Friends With Benefits: Befriend Your Co-Workers to Make More Money

Coworkers become friends over lunch

Co-Workers become friends over lunch | iStock

Wondering how to make more money? You can gun for a management position with your company, or even work on some of those intangible skills that could lead to a raise or promotion. The truth is, there is a multitude of ways to improve your productivity and job performance in order to work your way up the ladder. But one of the easiest ways to make your way to the top, or at least make more money, is to know the right people — so, making nice with your professional colleagues can be very important.

It may be more important than you realize. Many people despise their co-workers (often justifiably), but new evidence shows the friendlier we are with our work mates, the more productive and efficient we become at our jobs. So, if you’re looking to make more money by getting a promotion or raise, working on those relationships may be the key.

While it may be intuitive to think the friendlier you are with your co-workers, the less work you’ll get done — you’ll end up spending time gossiping and goofing around, after all — new research seems to suggest otherwise. “Multiplex relationships,” a study published in the journal Personnel Psychology says, can actually make us more productive and increase our job performance.

“In a study of insurance company employees, we found that the number of multiplex workplace friendships in one’s social network is positively associated with supervisor ratings of job performance,” the study says. As for what, exactly, a “multiplex relationship” means, the researchers define them as “multifaceted relationships that superimpose friendship with work-focused interactions.”

So, while the research did show that these relationships can lead to positive outcomes in terms of performance and ratings, there were a couple of caveats to note. “However, we also found that there is a negative indirect effect on job performance through emotional exhaustion, which is offset, in part, through enhanced positive affect.” Also, while looking at workers in the restaurant industry, the researchers found there was some lost productivity in that these relationships required effort to maintain — that is, we have to engage our friends at work, detracting from our professional duties.

The researchers call these multiplex relationships a “mixed blessing,” but the positive implications here are pretty clear: The better we get along with our co-workers and colleagues, the more we’re going to benefit in positive feedback and ratings. There’s also a “greasing of the wheels” sort of effect at play — where we have a better idea of how to read and anticipate our co-workers’ thoughts or actions, and can increase or productivity through that anticipation.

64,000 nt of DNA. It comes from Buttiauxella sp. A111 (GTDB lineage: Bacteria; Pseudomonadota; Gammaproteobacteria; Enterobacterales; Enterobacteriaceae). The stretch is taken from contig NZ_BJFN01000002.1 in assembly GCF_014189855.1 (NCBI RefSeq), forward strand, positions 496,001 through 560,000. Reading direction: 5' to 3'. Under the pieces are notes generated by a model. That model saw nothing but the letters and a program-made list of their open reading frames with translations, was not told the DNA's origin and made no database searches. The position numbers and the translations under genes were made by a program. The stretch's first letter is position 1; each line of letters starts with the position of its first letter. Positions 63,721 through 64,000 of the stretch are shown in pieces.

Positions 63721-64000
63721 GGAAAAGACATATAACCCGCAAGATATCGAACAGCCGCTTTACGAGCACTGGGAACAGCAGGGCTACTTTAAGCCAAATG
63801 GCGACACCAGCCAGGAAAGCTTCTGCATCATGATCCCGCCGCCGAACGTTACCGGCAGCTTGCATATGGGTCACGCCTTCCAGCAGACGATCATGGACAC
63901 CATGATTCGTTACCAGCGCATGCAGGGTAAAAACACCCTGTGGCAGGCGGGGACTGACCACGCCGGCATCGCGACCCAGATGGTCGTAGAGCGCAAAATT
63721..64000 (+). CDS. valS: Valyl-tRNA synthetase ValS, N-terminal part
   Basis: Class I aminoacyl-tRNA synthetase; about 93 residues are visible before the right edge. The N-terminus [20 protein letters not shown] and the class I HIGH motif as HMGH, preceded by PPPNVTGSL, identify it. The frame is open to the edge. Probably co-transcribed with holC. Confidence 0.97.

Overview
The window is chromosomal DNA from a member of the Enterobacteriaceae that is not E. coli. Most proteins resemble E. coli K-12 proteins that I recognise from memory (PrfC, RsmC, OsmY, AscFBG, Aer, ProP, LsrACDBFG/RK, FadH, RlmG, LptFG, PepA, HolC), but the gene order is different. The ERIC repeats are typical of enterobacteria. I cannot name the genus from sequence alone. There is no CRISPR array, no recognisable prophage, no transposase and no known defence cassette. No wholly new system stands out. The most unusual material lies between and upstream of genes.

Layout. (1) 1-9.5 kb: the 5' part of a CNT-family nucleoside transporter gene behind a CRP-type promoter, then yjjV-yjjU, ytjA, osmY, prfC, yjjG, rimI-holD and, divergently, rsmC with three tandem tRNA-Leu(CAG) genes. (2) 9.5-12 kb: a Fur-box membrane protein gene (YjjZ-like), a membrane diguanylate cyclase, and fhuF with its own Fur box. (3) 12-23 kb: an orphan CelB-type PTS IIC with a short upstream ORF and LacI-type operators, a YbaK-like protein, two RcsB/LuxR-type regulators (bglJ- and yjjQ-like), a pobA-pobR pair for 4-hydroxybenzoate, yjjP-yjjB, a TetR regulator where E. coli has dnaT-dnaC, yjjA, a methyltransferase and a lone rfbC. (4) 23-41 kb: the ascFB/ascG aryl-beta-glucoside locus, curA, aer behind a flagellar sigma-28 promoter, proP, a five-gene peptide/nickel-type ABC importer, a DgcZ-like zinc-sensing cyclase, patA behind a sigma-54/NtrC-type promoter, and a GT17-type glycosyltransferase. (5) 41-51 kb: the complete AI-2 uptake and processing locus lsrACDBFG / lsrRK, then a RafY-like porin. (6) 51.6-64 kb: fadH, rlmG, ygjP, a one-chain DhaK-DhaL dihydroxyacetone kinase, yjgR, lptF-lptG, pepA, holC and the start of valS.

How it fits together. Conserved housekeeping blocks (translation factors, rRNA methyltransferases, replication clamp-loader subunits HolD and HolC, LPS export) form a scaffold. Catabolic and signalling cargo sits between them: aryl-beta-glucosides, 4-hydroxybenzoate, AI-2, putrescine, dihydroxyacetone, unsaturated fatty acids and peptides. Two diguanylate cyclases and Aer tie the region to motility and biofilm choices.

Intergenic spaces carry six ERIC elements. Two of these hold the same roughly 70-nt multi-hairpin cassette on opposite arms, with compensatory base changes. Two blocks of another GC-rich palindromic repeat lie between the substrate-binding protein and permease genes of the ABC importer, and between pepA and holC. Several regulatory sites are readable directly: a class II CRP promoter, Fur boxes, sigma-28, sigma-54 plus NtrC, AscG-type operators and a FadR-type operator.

Making more money

So, how can this research and the knowledge generated from it actually serve you? As mentioned, if you can manage to really kindle some strong relationships with your colleagues, then it should pay off in a number of ways. You’ll have more people looking out for you (as opposed to those looking to potentially sabotage you), and you should be able to get more work done. Employers want to see more getting done and increased productivity, and when they do, it’s typically grounds for a raise or promotion.

It’s also never really a bad thing to be on good terms with your superiors in management. After all, they’re the ones who will ultimately make the call during a salary renegotiation, or when promoting someone.

But you also need to make the effort to keep track of what you’ve been doing, and make sure that your relationships with co-workers are symbiotic and reciprocal. If your co-workers are going to be helping you out, you need to be there for them as well. If you can work together, you’ll all be better off in the end. And make sure you’re keeping a tally of your accomplishments, or making note of how your work performance has improved. You can use it when asking for a raise or promotion, and if all else fails, show it to other prospective employers.

It all comes back to building strong relationships, though. You may get annoyed with your colleagues, but being on good terms with them can make a huge difference when push comes to shove. And if you are serious about making more money, strong relationships could be the key.

Follow Sam on Facebook and Twitter @SliceOfGinger

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